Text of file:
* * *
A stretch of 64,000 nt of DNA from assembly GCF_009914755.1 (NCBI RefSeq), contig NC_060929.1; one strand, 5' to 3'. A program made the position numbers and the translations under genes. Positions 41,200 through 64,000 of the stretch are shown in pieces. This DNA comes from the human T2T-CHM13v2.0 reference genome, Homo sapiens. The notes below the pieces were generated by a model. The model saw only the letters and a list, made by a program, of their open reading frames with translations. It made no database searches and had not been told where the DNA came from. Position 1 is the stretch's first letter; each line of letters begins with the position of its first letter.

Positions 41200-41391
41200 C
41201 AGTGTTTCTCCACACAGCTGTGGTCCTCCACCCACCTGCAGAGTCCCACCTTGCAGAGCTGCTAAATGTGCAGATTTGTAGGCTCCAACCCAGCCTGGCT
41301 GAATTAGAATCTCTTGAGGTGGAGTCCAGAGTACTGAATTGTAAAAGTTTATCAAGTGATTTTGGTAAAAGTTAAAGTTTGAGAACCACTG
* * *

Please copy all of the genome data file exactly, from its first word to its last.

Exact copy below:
A stretch of 64,000 nt of DNA from assembly GCF_009914755.1 (NCBI RefSeq), contig NC_060929.1; one strand, 5' to 3'. A program made the position numbers and the translations under genes. Positions 41,200 through 64,000 of the stretch are shown in pieces. This DNA comes from the human T2T-CHM13v2.0 reference genome, Homo sapiens. The notes below the pieces were generated by a model. The model saw only the letters and a list, made by a program, of their open reading frames with translations. It made no database searches and had not been told where the DNA came from. Position 1 is the stretch's first letter; each line of letters begins with the position of its first letter.

Positions 41200-41391
41200 C
41201 AGTGTTTCTCCACACAGCTGTGGTCCTCCACCCACCTGCAGAGTCCCACCTTGCAGAGCTGCTAAATGTGCAGATTTGTAGGCTCCAACCCAGCCTGGCT
41301 GAATTAGAATCTCTTGAGGTGGAGTCCAGAGTACTGAATTGTAAAAGTTTATCAAGTGATTTTGGTAAAAGTTAAAGTTTGAGAACCACTG